Welcome to the Furukuma Jinja Shrine website.
Furukuma Jinja Shrine venerates Sugawara no Michizane, a noble, scholar, and politician from approximately 1,200 years ago who became revered in Japan as “Tenjin-sama,” a kami or deity of learning, and his youngest son Sugawara no Fukube.
Please read on to learn about Furukuma Jinja Shrine, known affectionately by locals as the “Tenjin-sama of Yamaguchi.”
About Furukuma Jinja Shrine
The story begins in the year 901. Sugawara no Michizane, who at the time held the third highest position in Japan, fell victim to political jealousy and was exiled far away to Dazaifu . His children were also punished, but his 23rd child, the 10-year-old Sugawara no Fukube, was allowed to remain in Kyoto due to his young age.
Missing his father, Fukube spent a lonely year before deciding in 902 to set off, accompanied by several attendants, to visit his father in Dazaifu. However, while passing through Yamaguchi, he fell ill with a summer epidemic and became bedridden. An attendant rushed ahead to inform Michizane, who grieved deeply at the news and sent back a hanging scroll.
Upon returning to Yamaguchi, the attendant hung the scroll on the wall of Fukube’s sick room, revealing an image of Michizane carefully crafted through an intricate arrangement of the nodes of thin bamboo slats tied together to form the scroll.
Seeing an image of his father’s face for the first time in a long while brought Fukube great joy. He said, “I pray that the children of Yamaguchi will be spared from the same illness as me,” and passed away on August 26, 902, ending his tragically short life.
Touched with pity, the people of Yamaguchi buried him with care, and the anniversary of his death is still observed with rituals to this day.
The hanging scroll given by Michizane remains today as a sacred treasure belonging to the shrine, where it is still carefully preserved.
Enshrinement in 1373
About 500 years after Fukube’s passing, the ruler of Yamaguchi at the time, Lord Ōuchi Hiroyo, established his residence in what is now central Yamaguchi and worked to develop the area into a city resembling the capital, Kyoto.
In 1373, Hiroyo reproduced the spirit of Tenjin-sama (Michizane) and transferred it from Kitano Tenmangu Shrine in Kyoto, establishing the Yamaguchi Kitano Tenjin Shrine in the heart of Yamaguchi.
You may be surprised to hear of a spirit being “reproduced,” but this is common practice in Shinto, the ancient religion of Japan. There is no issue with enshrining the replicated spirit of a deity from a major shrine at another location as that same deity. It is akin to lighting one candle from the flame of another.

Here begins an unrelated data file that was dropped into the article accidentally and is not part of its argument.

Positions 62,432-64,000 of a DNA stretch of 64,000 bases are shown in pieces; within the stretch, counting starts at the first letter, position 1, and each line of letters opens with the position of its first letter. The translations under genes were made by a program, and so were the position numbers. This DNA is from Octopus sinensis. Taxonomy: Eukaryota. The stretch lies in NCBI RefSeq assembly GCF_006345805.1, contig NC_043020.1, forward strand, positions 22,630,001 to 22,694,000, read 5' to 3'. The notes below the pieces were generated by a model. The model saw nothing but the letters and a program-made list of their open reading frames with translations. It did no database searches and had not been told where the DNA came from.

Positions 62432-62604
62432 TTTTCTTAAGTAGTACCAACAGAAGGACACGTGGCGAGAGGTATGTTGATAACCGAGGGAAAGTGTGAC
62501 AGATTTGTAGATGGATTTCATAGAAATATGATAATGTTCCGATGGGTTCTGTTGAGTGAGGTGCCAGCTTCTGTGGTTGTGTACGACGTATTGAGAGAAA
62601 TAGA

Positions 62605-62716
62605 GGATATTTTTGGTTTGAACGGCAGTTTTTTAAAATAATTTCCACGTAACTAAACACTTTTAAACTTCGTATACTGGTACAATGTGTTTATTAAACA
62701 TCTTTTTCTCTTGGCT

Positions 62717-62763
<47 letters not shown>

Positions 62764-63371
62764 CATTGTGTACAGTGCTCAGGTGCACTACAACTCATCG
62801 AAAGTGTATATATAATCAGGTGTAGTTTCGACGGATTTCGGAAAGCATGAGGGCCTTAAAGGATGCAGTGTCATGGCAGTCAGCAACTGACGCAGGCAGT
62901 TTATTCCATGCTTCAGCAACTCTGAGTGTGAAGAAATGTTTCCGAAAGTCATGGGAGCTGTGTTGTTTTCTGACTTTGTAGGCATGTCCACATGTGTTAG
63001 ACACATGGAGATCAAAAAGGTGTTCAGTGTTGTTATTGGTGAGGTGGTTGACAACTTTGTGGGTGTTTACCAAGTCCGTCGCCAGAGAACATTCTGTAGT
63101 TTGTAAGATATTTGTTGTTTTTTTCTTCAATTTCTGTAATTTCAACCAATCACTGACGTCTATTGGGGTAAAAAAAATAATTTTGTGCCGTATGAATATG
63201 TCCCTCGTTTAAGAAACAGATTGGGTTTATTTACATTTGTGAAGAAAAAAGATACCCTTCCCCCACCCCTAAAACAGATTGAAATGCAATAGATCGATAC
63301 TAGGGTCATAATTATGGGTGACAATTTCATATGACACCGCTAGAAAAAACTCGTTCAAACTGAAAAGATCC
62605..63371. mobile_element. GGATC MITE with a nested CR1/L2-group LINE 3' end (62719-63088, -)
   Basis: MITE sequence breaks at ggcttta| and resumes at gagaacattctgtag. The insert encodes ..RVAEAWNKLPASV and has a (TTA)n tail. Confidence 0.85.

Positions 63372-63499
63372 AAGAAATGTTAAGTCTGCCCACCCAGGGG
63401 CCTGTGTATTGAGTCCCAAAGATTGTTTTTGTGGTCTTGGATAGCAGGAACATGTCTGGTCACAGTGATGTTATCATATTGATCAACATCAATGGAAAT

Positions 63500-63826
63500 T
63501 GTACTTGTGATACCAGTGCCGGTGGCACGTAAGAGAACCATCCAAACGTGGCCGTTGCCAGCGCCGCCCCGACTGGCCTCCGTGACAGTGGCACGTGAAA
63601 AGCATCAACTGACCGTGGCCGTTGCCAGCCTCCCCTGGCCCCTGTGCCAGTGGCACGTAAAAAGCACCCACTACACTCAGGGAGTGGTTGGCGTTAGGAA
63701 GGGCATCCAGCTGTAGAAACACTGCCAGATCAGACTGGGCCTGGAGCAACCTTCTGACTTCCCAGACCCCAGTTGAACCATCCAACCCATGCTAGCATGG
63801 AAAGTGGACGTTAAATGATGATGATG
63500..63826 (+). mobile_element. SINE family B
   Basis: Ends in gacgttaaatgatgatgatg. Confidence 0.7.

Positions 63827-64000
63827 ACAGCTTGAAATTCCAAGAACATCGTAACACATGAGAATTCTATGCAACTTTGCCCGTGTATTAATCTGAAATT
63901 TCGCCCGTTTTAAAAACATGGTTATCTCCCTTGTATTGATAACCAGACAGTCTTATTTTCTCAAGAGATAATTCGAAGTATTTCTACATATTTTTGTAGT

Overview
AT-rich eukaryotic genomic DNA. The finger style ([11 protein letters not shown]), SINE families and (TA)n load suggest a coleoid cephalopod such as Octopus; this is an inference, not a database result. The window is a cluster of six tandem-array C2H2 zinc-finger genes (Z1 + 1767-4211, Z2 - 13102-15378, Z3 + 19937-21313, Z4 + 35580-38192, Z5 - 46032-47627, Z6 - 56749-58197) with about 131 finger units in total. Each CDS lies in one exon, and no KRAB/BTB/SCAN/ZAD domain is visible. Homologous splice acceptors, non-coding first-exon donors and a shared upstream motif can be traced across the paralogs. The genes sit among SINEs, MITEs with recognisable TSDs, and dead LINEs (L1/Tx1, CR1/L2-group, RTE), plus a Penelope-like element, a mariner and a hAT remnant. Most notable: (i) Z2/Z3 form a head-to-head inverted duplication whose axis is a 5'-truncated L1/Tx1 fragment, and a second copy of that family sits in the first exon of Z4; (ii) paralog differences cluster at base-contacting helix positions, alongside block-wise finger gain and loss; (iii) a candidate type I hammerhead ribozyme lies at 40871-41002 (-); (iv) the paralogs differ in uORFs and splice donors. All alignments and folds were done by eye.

At the same time, the spirit of Fukube, which remained in Yamaguchi, was also enshrined in the same sanctuary, reuniting father and son after 500 years, thanks to Lord Hiroyo’s efforts.
Relocation in 1618
After another 150 years, control of Yamaguchi passed from the Ōuchi clan to the Mōri clan. The first Mōri lord in Yamaguchi, Mōri Hidenari, received a divine revelation in 1618 to relocate the Yamaguchi Kitano Tenjin Shrine elsewhere. On December 25, the same year, it was duly moved from central Yamaguchi to its current location. Concurrent with the move, the shrine’s name was changed from Kitano Tenjin to Ima Tenjin.
“Ima” (now) here signifies “new,” indicating that this was the new location for the enshrined Tenjin deity.
While the shrine’s buildings were dismantled and rebuilt at the new site, preserving the original form, the Mōri clan left evidence of their involvement in the relocation by affixing their family crest, a line with three dots under it, to the ridge of the hall of worship.
In 1873, under a government decree stating that shrines should be named after their localities to indicate clearly that a jinja’s kami (deity) is the protector of the community, Ima Tenjin was renamed Furukuma Jinja, as it is still called today.
While the location and monikers have changed over time, the affection of Yamaguchi’s people for Tenjin-sama and Fukube-sama remains constant. Revered as the “Tenjin-sama of Yamaguchi,” Furukuma Jinja Shrine continues to welcome many worshippers and visitors.
Sugawara no Michizane was born in Kyoto on June 25, 845. The Sugawara clan had been scholars for generations. Michizane’s grandfather and father had served as tutors to the emperors of their day.